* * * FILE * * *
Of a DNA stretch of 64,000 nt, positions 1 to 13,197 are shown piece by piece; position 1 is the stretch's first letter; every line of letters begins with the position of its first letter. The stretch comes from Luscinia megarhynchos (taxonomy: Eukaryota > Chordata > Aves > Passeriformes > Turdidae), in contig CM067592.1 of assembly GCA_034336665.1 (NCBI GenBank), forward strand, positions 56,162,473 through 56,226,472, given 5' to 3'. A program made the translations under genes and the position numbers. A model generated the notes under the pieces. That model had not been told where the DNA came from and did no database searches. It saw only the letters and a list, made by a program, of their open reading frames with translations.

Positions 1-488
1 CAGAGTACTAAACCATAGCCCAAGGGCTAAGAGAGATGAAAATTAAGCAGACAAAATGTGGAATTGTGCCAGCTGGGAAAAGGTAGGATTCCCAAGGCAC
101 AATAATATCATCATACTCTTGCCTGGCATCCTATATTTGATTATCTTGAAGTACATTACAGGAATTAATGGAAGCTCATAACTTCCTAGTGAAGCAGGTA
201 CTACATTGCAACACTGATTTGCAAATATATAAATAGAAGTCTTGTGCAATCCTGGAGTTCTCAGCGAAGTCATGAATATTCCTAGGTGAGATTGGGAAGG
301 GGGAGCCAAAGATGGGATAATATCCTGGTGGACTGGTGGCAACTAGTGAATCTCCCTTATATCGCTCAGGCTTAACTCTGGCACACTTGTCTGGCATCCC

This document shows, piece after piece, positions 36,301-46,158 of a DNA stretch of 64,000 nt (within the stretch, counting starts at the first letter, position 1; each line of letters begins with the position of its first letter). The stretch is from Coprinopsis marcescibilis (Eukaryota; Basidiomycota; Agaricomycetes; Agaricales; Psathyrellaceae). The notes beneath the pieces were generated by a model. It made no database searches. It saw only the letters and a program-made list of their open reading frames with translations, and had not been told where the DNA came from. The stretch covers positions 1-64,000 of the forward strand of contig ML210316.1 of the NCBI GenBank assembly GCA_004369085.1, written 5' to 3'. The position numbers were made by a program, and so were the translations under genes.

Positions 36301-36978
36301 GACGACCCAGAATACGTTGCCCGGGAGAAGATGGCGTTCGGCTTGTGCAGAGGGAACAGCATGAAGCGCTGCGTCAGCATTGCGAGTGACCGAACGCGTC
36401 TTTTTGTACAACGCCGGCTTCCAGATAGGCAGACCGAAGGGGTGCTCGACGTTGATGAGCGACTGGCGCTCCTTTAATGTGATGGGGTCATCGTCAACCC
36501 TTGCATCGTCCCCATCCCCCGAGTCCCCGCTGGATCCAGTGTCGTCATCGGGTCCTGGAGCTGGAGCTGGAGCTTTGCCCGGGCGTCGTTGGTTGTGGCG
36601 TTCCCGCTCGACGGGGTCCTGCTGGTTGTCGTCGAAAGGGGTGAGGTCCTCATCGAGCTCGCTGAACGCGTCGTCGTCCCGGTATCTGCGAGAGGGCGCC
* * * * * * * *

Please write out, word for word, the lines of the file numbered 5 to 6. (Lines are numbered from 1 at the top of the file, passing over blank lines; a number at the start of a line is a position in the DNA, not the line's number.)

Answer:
201 CTACATTGCAACACTGATTTGCAAATATATAAATAGAAGTCTTGTGCAATCCTGGAGTTCTCAGCGAAGTCATGAATATTCCTAGGTGAGATTGGGAAGG
301 GGGAGCCAAAGATGGGATAATATCCTGGTGGACTGGTGGCAACTAGTGAATCTCCCTTATATCGCTCAGGCTTAACTCTGGCACACTTGTCTGGCATCCC